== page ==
The Regulatory Challenge of Animal Cloning for Food – The Risks of Risk Regulation in the European Union
|European Journal of Risk Regulation 1/2010: pp. 31-39 |
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In this article I describe and analyse the current regulatory developments at EU level concerning
the marketing of foods produced from cloned animals. As they are on the verge of
commercialisation in countries outside the EU, especially in the United States, foods from
cloned animals are likely to reach the European consumers in the foreseeable future. Yet at
the moment there is no specific legal framework that regulates such products in the EU. The
European institutions have, however, opened up a debate to determine the appropriate European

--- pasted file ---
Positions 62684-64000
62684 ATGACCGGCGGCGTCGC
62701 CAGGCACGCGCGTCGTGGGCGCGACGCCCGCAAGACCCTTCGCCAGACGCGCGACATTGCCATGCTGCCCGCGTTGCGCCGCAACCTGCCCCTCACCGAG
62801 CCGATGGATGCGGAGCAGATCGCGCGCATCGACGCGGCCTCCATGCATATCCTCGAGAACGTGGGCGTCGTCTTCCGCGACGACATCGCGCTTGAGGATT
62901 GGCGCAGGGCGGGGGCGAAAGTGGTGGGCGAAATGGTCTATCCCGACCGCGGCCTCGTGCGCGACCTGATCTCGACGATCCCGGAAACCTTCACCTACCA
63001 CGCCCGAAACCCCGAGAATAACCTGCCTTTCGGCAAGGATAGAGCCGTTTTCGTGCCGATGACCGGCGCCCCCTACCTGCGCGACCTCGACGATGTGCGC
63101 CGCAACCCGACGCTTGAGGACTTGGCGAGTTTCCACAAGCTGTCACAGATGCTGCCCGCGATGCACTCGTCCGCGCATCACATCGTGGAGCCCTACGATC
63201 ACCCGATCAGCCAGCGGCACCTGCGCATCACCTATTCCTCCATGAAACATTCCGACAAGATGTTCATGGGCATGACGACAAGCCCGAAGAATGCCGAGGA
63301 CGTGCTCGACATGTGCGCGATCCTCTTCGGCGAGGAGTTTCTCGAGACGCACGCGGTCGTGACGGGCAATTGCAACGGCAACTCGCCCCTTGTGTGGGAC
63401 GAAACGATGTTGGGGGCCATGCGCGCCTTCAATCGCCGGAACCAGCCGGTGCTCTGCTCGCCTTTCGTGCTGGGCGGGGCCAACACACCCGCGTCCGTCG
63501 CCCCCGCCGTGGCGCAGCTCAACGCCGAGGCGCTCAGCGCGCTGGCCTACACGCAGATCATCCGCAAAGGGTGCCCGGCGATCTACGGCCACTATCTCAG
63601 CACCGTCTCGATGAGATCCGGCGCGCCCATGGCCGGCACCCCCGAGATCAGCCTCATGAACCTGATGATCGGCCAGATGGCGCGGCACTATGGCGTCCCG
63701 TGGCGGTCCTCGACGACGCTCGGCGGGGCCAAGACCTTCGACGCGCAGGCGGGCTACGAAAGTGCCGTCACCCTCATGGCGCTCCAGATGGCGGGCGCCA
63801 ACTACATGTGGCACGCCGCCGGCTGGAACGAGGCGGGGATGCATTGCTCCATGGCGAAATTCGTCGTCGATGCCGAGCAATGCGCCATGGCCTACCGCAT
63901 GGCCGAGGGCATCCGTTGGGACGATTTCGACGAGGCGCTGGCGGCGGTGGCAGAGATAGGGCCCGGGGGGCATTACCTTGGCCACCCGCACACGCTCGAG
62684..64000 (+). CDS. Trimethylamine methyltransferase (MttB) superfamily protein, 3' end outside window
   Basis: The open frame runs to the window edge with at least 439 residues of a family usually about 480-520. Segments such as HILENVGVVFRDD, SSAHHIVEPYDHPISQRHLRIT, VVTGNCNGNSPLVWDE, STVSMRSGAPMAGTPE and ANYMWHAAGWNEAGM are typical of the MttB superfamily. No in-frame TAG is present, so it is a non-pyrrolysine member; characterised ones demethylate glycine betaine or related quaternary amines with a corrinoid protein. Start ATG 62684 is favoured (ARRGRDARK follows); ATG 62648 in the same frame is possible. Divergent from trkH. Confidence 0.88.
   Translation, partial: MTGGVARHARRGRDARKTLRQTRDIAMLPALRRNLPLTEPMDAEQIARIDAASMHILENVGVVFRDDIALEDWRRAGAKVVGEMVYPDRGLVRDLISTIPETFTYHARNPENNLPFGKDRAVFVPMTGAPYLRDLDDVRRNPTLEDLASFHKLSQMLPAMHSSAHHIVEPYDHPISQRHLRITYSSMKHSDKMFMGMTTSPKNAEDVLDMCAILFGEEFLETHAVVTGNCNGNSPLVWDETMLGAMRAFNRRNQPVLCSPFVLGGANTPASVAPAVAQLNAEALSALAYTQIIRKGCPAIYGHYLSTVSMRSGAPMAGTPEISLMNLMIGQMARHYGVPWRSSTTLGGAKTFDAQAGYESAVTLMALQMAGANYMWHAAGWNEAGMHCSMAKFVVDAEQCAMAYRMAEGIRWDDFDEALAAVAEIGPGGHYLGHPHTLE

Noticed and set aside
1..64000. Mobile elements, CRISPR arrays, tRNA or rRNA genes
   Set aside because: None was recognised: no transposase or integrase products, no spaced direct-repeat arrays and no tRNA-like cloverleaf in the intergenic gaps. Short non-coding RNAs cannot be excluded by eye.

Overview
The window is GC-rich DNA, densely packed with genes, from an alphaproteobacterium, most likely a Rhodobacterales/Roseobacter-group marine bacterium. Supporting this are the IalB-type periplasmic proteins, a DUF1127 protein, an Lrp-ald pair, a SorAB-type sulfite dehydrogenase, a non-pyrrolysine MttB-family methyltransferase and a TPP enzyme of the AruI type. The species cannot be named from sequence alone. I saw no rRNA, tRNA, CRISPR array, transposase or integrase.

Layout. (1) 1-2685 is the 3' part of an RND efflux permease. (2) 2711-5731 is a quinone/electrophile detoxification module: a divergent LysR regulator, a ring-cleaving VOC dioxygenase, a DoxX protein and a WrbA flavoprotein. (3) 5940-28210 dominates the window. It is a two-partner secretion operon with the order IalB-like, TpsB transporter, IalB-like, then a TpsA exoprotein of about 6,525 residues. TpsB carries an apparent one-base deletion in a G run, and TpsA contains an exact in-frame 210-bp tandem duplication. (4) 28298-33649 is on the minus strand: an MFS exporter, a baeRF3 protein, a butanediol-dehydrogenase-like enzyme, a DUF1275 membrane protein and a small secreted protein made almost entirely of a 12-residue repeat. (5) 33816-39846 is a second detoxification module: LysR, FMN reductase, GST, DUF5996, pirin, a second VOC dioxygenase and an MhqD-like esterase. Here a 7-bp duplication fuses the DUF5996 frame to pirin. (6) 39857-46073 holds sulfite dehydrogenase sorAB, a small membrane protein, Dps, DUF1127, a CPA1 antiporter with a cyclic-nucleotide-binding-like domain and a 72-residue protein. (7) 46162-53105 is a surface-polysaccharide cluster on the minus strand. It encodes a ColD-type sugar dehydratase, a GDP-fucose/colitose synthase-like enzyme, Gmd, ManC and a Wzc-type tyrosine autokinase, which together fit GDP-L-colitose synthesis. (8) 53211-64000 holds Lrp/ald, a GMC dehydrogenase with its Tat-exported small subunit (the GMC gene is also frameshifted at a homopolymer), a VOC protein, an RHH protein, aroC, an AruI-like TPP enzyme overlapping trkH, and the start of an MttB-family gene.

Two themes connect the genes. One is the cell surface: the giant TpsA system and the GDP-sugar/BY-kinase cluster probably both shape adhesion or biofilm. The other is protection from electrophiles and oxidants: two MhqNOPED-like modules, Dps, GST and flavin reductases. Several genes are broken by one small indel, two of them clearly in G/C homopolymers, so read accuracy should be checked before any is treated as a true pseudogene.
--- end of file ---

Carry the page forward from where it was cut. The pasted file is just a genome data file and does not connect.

policy approach towards animal cloning. The recent discussion reveals that the variety
of potential yet very uncertain risks associated with animal cloning renders the drafting
of suitable legislation difficult. At the same time, Europe’s regulation of food risks also
entails certain regulatory risks of its own (e.g. risks of political, economic, and legal conflicts
within the EU as well as with EU’s trade partners). By considering the discussion on animal
cloning in the broader context of EU’s regulation of genetically modified organisms and of
nanotechnology, I identify the legal and political problems of current regulatory options.
I argue that such problems should be openly addressed in the regulatory discussion; it is
possible for them to be minimised if lessons are drawn from previous regulatory experience.
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ISSN 16 19-52 72
Reading of Intimate
Brussels - Living amongst Eurocrats
30 March 2011, 18.30 pm @ European Parliament
For one year, Martin Leidenfrost explored Europe’s capital and wrote fifty
personal – tender, alienated, mischievous – portraits.
“Entertaining, amusing, insightful.” The Gap